Mold Poisoning in Pets – Causes, Symptoms and Treatment

By PetMD Editorial on Oct. 26, 2016
Image: wabeno / Thinkstock

What is Mold?

By David F. Kramer


For far longer than there have been pets and their people, there has been mold. Mold is neither a plant nor an animal but a member of the fungus family. Molds help in the biodegradation of organic matter, which is a crucial function for our ecosystem. But some molds can lead to serious consequences for our pets, as well as for us.

Image: Hannah Eckman / Thinkstock

Where Does Mold Hide?

The problem with mold is that it can be found almost anywhere—both inside our homes and outside—provided there’s sufficient warmth and moisture to support it.


According to Dr. Patrick Mahaney of Los Angeles, mold can be found in drywall, around windows and floors, and even in clothing and towels that we’re about to wash—and sometimes even after they’re washed. Mold can easily be inhaled or licked off of a tainted surface. That smelly towel your dog is always chewing on might be more than just smelly.


Dr. Jennifer Coates, veterinary advisor with petMD adds, “Toxic mold is of particular concern for pets because these organisms produce mycotoxins that can cause health problems.”


There are five categories of toxic mold: Cladosporium, Penicilium, Fusarium, Aspergillus, and Stachybotrys. These molds can cause anything from a sneezing or coughing fit to, in extreme cases, neurologic problems and death.


Mold can be found pretty much anywhere pets like to spend time, whether in your dog’s prime snoozing or play area, or on your cat’s favorite sunning spot on the windowsill. Once you let your pet outside, mold can be found in decaying food, rotten tree stumps, and in the soil itself. So even in the relative safety of your own backyard, pets aren’t necessarily safe from mold.

Image: Масний Олександр / Thinkstock

Symptoms of Mold Poisoning

According to Coates, problems with mold in pets fall into three categories: inhalation, ingestion, and allergic reactions:


  1. Inhaling mold can cause respiratory distress (breathing that takes more effort or occurs more rapidly than normal), nasal discharge, coughing, wheezing, sneezing, lethargy, and sometimes bleeding from the mouth and/or nose.
  2. According to Dr. Mahaney, the ingestion of mold can lead to gastric symptoms such as decreased appetite, vomiting, and stool changes.
  3. Signs of an allergy to mold might include excessive scratching, chewing, or licking, which sometimes progresses to the point of fur loss and the development of sores.


In all cases, getting to the vet is crucial.

Image: gpointstudio / Thinkstock

Treatment for Mold Poisoning

According to Mahaney, veterinary treatment for mold inhalation or ingestion is generally focused on supportive care, including the management of respiratory symptoms, vomiting, and the administering of IV fluids for dehydration from gastric distress. Mold allergies can be treated with medications that lessen the immune system’s response.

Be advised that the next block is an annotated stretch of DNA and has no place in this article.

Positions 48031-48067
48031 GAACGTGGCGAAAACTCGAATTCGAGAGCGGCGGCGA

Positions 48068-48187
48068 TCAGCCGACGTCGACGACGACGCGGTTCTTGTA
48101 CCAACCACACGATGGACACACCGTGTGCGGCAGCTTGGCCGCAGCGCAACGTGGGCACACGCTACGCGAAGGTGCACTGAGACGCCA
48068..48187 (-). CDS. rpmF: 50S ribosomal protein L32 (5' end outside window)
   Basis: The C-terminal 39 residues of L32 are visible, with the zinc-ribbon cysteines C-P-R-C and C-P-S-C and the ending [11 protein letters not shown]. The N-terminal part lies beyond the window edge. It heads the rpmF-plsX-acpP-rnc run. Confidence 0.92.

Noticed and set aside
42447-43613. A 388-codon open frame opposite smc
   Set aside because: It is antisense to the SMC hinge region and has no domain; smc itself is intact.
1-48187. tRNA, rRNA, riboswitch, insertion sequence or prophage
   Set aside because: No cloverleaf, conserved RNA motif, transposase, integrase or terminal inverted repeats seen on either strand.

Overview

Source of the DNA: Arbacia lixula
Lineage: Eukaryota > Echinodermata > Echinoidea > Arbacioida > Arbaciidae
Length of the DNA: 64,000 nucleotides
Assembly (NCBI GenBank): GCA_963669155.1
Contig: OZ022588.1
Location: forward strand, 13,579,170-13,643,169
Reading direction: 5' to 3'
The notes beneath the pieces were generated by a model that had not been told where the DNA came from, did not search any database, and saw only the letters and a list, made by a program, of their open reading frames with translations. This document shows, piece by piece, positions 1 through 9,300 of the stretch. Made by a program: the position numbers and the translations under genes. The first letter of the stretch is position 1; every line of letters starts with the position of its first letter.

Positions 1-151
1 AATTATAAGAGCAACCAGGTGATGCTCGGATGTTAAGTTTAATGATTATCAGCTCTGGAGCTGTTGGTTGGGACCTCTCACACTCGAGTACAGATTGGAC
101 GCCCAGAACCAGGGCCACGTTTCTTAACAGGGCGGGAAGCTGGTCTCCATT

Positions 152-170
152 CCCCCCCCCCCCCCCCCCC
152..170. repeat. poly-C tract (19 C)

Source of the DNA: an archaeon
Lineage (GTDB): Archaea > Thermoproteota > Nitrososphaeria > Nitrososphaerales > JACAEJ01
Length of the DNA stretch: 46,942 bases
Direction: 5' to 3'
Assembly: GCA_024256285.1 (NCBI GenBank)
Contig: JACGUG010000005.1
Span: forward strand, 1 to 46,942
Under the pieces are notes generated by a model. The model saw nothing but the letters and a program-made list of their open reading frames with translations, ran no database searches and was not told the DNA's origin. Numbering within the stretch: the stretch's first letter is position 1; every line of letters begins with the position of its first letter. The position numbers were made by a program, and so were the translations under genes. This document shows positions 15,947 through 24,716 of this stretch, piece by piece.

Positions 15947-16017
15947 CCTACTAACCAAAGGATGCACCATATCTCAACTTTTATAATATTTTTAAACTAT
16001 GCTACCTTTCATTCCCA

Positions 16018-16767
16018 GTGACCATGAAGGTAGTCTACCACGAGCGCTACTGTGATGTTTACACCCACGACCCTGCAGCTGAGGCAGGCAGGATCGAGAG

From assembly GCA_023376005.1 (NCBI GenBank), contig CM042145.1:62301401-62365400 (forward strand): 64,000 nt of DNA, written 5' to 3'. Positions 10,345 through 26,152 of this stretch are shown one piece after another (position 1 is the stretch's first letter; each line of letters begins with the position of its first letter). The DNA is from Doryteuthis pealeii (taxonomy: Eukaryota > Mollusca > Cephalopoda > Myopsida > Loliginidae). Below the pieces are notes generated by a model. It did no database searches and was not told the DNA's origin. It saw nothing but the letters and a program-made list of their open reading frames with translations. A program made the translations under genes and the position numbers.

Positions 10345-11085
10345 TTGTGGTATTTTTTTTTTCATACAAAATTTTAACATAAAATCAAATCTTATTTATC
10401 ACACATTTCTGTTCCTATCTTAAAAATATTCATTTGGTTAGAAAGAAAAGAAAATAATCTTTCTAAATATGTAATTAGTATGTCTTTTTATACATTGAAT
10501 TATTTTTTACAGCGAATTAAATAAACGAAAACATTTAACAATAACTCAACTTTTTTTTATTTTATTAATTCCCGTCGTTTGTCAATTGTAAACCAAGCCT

The prognosis for a pet afflicted by mold is generally good, and provided the source of the mold is properly removed to prevent continued problems, your pet should fully recover. As is the case with any sort of health problem, getting your animal to the vet as soon as possible is key. According to Coates, this last point is especially true if you are dealing with one of the mycotoxin-producing molds that can cause serious health problems in pets.

Image: greg801 / Thinkstock

Finding and Getting Rid of Mold in the Home

If you suspect mold growth in your home, there are several ways to confirm it. While professionals are available who specialize in discovering and treating household mold, there are also some do-it-yourself methods, including test kits that can be purchased in stores and online. If you discover mold yourself, you can tackle it with a mix of water and bleach, but if the affected area is large, it’s best to call in a professional.

Image: cols3 / Thinkstock

What Can Pet Owners do to Prevent Mold Poisoning?

It’s best to keep your pet away from any areas in your home that are contaminated with mold. If a case is particularly bad, it might be a good idea to relocate your pet to a friend or relative’s house while yours is being professionally treated.


Store pet food in an air-tight container to discourage mold growth. Water bowls, food bowls, and plastic or rubber chew toys should be thoroughly cleaned at least once a week. Launder and completely dry pet beds, plush toys, and other similar items your pet may use frequently to lessen the chances of mold growth. A best practice is to keep anything your pet touches clean and dry.


It’s also important to keep your pet from eating out of the trash or from having access to spoiled food or drink. People often leave containers and leftover food on the ground, so when you and your pet are out for walks, always be aware of anything they might get into.


“Protect your pet from dietary indiscretions; no eating things they shouldn’t, both inside and outside of the home,” says Mahaney. “That means not letting your pets have free rein outside by walking them on a leash. Inside, we need to make sure that our baseboards, drywall, and windows are not growing mold that the pets could potentially be exposed to, and keeping down the humidity in our homes to prevent the growth of mold.”